‘Settling In’

It has been three weeks since we moved
to a different state, a different town, a different house and a
different church family. It has been…. different. We have had many
inquiries as to whether we are ‘settled in’ or not.
I look at the pile of boxes in the
double garage and shake my head, no. I view my meager supply of books
on the bookshelf, and the boxes of books yet to be unpacked. I enjoy
the twenty-two family pictures in the living/dining room and remember
the stack of pictures in the garage and in my bedroom, yet to be hung. As I drive
around with an Arkansas car tag, I know that I must ‘settle in’ with the
legal aspects of the move.
It is a process, not an overnight
happening. An unmarked trail with many side-trails that beckon.
This morning, I realized that the settling in may be near – for I
went to the cabinet for the jar of instant coffee (sorry, 
coffee aficionados) and it was there. ‘Settling in’ means no surprises of
location – it means that the ability to find items becomes a matter
of habit, not a frantic ‘is-it-there-or-not’ search.
Settled in’ means being able to
accomplish the necessary, leaving time for ‘want to do’s’. Writing,
thinking, reading, painting, communicating with grandchildren –
that to me is ‘settled in’. Now everywhere I look, I see things that
must be done and that niggling feeling that I must do them.
As I considered this state of being
settled in, I decided I needed to create an evaluation tool that will
assure that I can say without qualification that I am settled in:
I am settled in when:
• I can find my way to Walmart and
other places of businesses.
   Looking for familiar streets, I have
ventured further and further from      
    home – to Library, the Windsor Roads Christian
Church. Target, Lowe’s,  
    Culver’s (ice cream). Made several turn
arounds, but making it.
• I have a church home in which I
am ‘at home’.
     Preaching, friendly people, great
music, yes, I have ‘settled in’.
• The things I treasure the most
have a place in different rooms.
     The piano, the computer, clothes,
microwave, the beds, pictures and
     Mom’s file of writing.
• I feel able to rest at
appropriate times without the urge to ‘do something else’.
    It is easier to write a blog and
think about ‘Rome was not built in a day’.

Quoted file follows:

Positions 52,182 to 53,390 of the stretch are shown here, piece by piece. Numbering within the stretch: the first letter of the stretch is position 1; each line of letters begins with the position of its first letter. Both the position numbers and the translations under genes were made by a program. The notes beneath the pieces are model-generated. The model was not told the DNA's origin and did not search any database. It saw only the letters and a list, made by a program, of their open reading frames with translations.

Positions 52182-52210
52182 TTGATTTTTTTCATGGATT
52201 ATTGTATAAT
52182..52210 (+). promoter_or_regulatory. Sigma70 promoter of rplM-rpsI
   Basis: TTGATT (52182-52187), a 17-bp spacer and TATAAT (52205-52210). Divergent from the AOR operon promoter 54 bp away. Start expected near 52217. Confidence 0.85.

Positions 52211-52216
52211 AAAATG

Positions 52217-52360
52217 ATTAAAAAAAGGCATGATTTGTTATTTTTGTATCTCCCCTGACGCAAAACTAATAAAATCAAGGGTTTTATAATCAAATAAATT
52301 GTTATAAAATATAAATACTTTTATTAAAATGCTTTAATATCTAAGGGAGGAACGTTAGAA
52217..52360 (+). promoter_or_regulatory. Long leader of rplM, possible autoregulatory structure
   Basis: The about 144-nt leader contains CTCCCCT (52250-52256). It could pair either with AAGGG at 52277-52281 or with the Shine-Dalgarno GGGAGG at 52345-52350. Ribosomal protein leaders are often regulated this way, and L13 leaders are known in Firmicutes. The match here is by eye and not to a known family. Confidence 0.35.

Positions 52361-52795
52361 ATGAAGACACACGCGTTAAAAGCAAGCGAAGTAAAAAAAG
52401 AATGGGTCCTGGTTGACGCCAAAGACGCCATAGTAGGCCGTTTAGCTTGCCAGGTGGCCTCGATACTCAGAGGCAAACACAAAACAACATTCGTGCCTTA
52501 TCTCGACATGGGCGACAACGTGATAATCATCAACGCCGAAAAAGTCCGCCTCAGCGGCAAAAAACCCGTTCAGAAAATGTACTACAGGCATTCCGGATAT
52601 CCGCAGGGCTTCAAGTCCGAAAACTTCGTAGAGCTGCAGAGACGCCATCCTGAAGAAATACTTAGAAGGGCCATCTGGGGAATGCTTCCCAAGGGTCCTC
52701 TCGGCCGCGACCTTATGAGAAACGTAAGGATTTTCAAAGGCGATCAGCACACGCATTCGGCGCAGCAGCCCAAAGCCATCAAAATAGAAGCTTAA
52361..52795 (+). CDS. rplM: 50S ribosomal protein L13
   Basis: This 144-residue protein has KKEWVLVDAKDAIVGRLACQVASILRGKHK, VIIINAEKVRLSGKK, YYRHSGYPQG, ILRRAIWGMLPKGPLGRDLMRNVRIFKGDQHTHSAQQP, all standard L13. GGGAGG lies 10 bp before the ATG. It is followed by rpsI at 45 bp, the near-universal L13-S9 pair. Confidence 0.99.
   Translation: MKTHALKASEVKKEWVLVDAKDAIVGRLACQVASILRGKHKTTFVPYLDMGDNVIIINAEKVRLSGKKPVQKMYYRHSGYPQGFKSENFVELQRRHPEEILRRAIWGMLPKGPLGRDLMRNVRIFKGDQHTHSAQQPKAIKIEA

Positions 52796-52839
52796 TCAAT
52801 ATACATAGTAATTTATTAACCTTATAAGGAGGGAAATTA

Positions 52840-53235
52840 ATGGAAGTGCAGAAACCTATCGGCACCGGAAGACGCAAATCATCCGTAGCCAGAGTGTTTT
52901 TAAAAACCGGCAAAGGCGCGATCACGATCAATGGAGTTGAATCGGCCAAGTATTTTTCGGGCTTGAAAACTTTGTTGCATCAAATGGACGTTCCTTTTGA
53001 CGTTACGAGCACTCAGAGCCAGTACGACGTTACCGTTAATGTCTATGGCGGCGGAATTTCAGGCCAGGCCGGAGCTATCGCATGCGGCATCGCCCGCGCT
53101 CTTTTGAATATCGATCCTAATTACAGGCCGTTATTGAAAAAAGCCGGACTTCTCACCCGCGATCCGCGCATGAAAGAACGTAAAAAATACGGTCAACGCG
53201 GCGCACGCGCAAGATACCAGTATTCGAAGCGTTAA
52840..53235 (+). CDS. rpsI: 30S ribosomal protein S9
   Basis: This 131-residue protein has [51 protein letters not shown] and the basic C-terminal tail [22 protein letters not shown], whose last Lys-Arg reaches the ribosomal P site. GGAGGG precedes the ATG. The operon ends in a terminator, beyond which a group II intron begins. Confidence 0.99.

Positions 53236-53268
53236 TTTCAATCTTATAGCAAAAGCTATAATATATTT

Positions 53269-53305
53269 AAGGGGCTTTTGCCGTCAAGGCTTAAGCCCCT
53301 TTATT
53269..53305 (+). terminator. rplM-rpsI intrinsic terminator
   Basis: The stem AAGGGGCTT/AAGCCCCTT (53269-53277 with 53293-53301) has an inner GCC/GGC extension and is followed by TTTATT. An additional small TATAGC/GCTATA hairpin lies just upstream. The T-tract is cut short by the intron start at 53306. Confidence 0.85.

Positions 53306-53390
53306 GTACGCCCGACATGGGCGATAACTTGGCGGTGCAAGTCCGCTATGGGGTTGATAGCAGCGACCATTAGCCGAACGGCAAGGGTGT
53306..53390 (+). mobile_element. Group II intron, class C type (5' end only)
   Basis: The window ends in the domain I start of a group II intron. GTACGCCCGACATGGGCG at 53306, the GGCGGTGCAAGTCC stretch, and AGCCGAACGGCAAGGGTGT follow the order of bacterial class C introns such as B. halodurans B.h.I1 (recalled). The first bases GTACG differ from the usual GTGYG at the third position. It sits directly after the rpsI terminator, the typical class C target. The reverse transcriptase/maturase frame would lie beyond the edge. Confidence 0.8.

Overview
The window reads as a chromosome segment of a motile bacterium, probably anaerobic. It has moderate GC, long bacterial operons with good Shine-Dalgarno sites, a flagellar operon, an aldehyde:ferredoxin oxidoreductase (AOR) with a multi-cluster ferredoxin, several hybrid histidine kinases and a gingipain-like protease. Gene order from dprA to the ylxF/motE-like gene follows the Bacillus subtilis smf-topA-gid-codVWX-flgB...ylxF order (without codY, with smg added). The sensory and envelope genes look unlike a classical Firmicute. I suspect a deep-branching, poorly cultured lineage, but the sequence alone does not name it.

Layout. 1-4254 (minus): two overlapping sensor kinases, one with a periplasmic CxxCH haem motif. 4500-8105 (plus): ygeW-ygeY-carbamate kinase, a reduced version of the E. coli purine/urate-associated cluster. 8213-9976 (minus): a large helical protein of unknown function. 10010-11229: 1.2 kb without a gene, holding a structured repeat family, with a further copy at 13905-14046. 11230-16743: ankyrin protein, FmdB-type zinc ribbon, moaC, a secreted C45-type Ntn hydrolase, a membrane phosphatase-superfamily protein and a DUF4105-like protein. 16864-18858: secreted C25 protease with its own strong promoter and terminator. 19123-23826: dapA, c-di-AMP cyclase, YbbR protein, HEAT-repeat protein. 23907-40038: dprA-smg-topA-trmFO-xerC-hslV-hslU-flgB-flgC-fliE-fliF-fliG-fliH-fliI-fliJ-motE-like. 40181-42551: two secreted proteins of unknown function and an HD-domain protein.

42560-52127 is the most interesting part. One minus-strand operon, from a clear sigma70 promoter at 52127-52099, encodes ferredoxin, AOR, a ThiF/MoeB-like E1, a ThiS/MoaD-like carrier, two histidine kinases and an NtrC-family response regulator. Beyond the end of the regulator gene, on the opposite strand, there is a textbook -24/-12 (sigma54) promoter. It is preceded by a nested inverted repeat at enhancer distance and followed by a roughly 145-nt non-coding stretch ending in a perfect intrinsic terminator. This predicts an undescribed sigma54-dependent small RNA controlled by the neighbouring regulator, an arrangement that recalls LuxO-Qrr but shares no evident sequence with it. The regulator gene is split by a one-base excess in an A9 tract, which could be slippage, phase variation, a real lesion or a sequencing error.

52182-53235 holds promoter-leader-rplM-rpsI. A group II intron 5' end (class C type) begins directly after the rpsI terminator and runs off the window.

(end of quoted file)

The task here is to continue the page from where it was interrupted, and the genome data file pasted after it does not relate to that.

• I am able to make vanilla wafer
pudding or bake cookies in the kitchen  
  with a minimum of effort.
    The cookies were a challenge –
hunting for the cookie sheets, the   
    brown sugar container, slipped and brown sugar scattered like rain over  
    the kitchen floor. Then there is learning how to bake in
the new oven.  
    How many buttons can there be?
• To use the various new
appliances, take a shower without ill effects.
     Learning secrets of the microwave,
the kitchen stove, the washer/dryer, 
     and just where is the comfort zone of
the water in the shower.
• To know which closet houses what.
     Ed thinks I put pantry, coat, linen
on the closet doors for him. Helps me, 
• To find the light switches and
the thermostat.
      Which switches go to which lights or
is it the ceiling fan??? And how 
       accurate is the thermostat? Does 74 really mean
74…not when it is 77 
       outside! Oh!
• The pile of boxes in the garage
don’t haunt me.
       At Christmas time, I can open
several more boxes. Those cryptic 
       messages on the boxes mean little to me now.
It will be a secret 
       surprise! And those are the best.
• The way to the mail box seems
easier. I put a flower on the flag so I can    
       tell from the house when the mail comes.
• I am ready to ‘enlarge my
      Going this week on Thursday, to my
first Bible Study here….and 
      learning to drive to a new place. Looking forward to
the fellowship over   
      the Word of God…
As I look at this list, I am blest,
for I am now ‘settled in’. And I remember my visit to the Tabor
College (Hillsboro KS) museum, listening to the speaker explain that
the heavy wooden box was the size of belongings to be moved when our
ancestors came from the Ukraine in the latter 1800’s. These loved
ones’ focus was different than ours in getting settled. For they
expended their energy in a long travel time, they did not have much
in worldly goods, but basic survival on a farm goods. They didn’t
need a closet. They did not need storage space in the kitchen for
various dishes and appliances. Settling in for them was building a
shelter, plowing and planting a crop. Settling in was an elongated
time span to care for large families. What gave them the strength
they needed to persevere and continue on?
Their faith in God, their willingness
to bear all in order to have the opportunity to worship God in a new
land. Settling in meant learning a new language and new ways from
neighbors. But the constant for them was their faith.
you continue in your faith, established and firm, and do not move
from the hope held out in the gospel.

-Colossians 1:23a.
my soul, find rest in God; my hope comes from him.

Psalm 62:5
my yoke upon you and learn from me, for I am gentle and humble in
heart, and you will find rest for your souls.

Matthew 11:29
the God of hope fill you with all joy and peace as you trust in him,
so that you may overflow with hope by the power of the Holy Spirit.

Romans 15:13

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